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George Lucas Brought ‘Willow’ to Fest in 1988

George Lucas Brought ‘Willow’ to Fest in 1988

Set to receive the honorary Palme d’Or at this year’s Cannes Film Festival, George Lucas is no stranger to the Croisette. The legendary filmmaker — whose first feature, THX-1138, screened at Cannes’ Directors’ Fortnight in 1971 — brought Willow to the festival in 1988. 

Directed by Ron Howard and counting Lucas as a producer, Willow follows the eponymous farmer, played by then-17-year-old Warwick Davis, joining disgraced warrior Madmartigan (Val Kilmer) on a mission to save a baby prophesized to end the reign of an evil queen (Jean Marsh). The movie hit theaters on May 20, 1988, and collected $57 million worldwide ($151 million today), which was less than Lucas’ previous hits like Star Wars and Raiders of the Lost ArkTHR’s review called Willow “relentlessly flat” but noted that Howard’s “ever gentle but robust directorial touch is always in evidence.”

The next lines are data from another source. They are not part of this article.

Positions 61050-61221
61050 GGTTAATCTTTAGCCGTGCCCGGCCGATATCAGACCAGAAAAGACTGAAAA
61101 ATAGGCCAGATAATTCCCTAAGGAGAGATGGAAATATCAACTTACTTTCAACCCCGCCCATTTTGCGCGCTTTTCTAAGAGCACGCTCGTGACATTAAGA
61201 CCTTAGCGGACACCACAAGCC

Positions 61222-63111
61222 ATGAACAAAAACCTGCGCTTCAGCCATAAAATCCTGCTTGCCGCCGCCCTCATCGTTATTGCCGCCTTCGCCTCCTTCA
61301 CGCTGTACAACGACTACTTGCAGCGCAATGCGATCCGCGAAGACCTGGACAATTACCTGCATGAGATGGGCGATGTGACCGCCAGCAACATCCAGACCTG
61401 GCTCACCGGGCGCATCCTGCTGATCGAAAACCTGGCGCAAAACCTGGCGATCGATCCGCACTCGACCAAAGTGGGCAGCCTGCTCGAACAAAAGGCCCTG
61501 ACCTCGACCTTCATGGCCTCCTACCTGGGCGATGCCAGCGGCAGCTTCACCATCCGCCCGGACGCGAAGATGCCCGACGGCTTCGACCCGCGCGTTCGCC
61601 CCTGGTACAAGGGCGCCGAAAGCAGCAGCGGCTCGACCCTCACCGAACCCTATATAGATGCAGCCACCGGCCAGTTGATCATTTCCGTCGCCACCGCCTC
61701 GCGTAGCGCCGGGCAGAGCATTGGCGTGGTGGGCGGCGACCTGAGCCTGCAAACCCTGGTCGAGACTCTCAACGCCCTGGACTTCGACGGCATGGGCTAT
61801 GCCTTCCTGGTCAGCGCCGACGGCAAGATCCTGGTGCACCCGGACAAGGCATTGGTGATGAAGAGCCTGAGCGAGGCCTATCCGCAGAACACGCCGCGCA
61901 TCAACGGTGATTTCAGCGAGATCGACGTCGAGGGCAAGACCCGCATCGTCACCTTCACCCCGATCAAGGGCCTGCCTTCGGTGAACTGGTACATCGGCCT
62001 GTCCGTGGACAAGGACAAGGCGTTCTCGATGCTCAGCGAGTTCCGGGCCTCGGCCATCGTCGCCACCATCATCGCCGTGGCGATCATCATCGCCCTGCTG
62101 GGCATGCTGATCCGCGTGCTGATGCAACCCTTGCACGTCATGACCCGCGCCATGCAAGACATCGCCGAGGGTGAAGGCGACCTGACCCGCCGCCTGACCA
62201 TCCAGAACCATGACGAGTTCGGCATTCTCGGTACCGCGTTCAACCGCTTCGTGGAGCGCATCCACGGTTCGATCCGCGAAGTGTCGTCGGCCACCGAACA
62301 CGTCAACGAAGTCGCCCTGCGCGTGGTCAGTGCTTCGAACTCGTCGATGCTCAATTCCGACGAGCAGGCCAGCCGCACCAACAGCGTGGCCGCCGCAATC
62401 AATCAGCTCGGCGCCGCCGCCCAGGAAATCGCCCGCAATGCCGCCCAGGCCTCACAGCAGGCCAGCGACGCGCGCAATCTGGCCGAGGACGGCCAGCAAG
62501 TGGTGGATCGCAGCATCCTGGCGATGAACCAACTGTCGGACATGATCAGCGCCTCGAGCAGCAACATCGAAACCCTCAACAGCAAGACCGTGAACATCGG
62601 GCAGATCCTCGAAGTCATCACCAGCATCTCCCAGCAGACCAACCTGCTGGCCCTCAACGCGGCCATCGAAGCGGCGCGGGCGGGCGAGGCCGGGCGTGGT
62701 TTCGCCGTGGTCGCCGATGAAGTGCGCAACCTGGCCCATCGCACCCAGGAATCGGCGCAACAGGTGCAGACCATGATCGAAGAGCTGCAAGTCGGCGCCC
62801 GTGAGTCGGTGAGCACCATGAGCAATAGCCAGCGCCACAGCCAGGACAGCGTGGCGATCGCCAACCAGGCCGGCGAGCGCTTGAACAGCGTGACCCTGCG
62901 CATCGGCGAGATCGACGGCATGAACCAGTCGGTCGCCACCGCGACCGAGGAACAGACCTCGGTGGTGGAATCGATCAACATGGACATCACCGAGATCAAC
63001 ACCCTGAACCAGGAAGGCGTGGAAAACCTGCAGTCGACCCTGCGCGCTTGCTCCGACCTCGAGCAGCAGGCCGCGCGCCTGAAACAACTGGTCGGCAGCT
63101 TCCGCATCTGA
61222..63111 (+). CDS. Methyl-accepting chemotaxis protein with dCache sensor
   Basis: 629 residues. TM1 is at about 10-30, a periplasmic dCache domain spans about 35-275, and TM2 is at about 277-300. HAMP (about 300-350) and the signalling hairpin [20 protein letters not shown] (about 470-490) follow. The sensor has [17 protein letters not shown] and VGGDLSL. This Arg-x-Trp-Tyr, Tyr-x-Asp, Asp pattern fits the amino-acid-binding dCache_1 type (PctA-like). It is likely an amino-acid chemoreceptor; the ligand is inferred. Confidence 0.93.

Ahead of the movie’s theatrical release, during a Cannes press conference, Lucas criticized the U.S. media’s focus on box office and said that some pundits “seem to have lost the sense that a film is more than a commodity.” His remarks about the obsession with a movie’s financial bottom line still ring true: “I think that’s a tragedy, and hopefully that whole aspect of the film industry will diminish and people will start discussing the content and artistry of filmmaking.”

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